That’s why there has been a persistent fear throughout the Syrian conflict that Assad would transfer chemical weapons to Hezbollah, the Lebanese-based terrorist group and Iranian proxy that has more than 60,000 rockets pointed at Israel.

Syria and it’s allies have insisted that Assad is not crazy enough to deploy WMDs on his people. On Friday Russian President Vladimir Putin said it would be “utter nonsense” for Syria’s government to provoke opponents with such attacks.

But overwhelming evidence indicates that he did just that. Now it’s just a matter of what the international community is going to do about it.

As Obama asked “every member of Congress and every member of the global community” on Saturday:

“What message will we send if a dictator can gas hundreds of children to death in plain sight and pay no price? What’s the purpose of the international system that we’ve built if a prohibition on the use of chemical weapons that has been agreed to by the governments of 98 percent of the world’s people and approved overwhelmingly by the Congress of the United States is not enforced?”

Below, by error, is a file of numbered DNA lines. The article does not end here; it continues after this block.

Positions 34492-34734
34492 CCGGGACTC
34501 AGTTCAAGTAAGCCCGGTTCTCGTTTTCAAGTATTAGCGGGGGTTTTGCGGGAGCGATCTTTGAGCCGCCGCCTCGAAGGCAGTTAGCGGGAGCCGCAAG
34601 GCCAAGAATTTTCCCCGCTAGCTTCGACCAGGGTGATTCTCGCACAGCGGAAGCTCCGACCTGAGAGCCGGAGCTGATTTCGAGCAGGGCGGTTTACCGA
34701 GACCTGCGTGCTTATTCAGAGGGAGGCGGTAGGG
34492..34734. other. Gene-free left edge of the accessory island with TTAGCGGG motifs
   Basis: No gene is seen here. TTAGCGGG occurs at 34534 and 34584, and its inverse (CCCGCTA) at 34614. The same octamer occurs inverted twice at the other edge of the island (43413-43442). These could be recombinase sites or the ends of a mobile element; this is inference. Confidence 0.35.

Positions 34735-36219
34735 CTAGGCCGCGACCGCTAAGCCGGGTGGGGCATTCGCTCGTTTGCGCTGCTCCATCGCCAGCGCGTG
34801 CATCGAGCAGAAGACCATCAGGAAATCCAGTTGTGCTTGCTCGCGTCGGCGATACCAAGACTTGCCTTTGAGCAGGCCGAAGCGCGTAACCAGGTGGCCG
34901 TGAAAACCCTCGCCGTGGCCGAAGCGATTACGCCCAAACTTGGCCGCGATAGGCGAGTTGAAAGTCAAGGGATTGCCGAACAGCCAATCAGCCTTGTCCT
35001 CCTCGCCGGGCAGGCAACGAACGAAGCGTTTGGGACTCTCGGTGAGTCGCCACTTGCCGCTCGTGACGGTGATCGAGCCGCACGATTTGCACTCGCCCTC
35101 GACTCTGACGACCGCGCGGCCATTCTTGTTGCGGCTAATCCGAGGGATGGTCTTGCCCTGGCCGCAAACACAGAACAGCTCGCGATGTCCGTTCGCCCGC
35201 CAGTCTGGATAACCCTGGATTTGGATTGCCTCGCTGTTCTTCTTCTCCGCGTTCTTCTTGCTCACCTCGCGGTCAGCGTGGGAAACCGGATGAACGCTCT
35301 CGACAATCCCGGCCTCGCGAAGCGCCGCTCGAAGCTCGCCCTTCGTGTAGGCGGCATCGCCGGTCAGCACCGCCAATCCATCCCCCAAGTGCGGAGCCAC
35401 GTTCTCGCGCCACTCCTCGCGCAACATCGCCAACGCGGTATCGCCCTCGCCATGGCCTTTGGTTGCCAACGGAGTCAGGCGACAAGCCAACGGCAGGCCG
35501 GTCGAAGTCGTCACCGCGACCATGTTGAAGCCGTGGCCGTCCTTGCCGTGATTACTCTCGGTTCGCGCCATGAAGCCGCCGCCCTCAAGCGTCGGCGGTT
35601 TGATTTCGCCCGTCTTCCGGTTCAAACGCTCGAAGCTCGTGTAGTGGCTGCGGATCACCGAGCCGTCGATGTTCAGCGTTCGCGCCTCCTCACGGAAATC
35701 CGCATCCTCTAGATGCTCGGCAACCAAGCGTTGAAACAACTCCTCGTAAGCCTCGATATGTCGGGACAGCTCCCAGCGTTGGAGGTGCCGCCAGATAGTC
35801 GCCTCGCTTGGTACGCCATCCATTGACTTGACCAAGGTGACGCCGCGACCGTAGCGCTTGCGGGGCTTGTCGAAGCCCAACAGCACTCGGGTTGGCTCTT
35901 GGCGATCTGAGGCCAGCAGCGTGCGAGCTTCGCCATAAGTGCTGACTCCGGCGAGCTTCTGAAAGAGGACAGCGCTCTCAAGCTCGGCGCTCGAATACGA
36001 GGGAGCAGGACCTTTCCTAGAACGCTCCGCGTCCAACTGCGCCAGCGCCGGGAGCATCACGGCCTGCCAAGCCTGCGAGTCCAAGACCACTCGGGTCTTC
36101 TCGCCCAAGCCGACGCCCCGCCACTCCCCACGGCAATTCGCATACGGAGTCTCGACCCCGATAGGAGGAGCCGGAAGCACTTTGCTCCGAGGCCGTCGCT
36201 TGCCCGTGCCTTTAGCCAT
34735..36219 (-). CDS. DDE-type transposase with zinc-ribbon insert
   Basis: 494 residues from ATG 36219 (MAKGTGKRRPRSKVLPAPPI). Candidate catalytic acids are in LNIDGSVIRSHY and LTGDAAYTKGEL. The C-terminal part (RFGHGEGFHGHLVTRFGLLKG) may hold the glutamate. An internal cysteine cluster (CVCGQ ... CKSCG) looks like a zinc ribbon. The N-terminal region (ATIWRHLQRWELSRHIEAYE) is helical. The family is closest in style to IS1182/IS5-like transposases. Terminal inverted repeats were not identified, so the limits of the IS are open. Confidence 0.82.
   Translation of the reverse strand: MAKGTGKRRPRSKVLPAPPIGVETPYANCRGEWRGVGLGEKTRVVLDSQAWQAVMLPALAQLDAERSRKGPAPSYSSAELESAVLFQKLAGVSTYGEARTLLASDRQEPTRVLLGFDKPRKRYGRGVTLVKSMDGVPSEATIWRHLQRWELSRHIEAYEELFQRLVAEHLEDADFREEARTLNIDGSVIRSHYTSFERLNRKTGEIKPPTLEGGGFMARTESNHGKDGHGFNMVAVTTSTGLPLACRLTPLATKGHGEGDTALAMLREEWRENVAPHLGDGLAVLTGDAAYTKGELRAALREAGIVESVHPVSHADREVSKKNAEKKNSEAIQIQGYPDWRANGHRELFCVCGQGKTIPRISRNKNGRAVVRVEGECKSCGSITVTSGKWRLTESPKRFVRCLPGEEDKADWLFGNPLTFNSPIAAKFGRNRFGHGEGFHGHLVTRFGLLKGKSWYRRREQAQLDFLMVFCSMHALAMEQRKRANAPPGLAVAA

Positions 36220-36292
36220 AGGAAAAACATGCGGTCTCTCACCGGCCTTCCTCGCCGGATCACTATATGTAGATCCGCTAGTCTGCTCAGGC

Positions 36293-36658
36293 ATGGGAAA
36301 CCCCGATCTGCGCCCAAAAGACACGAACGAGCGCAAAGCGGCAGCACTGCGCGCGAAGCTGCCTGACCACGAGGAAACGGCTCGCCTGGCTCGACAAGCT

By: Michael Kelley, Business Insider, September 1, 2013

September 3, 2013 Posted by | Syria | , , , , , , , , | Leave a comment

Rejecting The GOP’s ‘Hezbollah Faction’: Where Are The Sane Republicans?

I found a lot to disagree with in Thomas Friedman’s column today, but his criticism of the Republican Party’s base rings true.

The Tea Party … is so lacking in any aspiration for American greatness, so dominated by the narrowest visions for our country and so ignorant of the fact that it was not tax cuts that made America great but our unique public-private partnerships across the generations. If sane Republicans do not stand up to this Hezbollah faction in their midst, the Tea Party will take the G.O.P. on a suicide mission.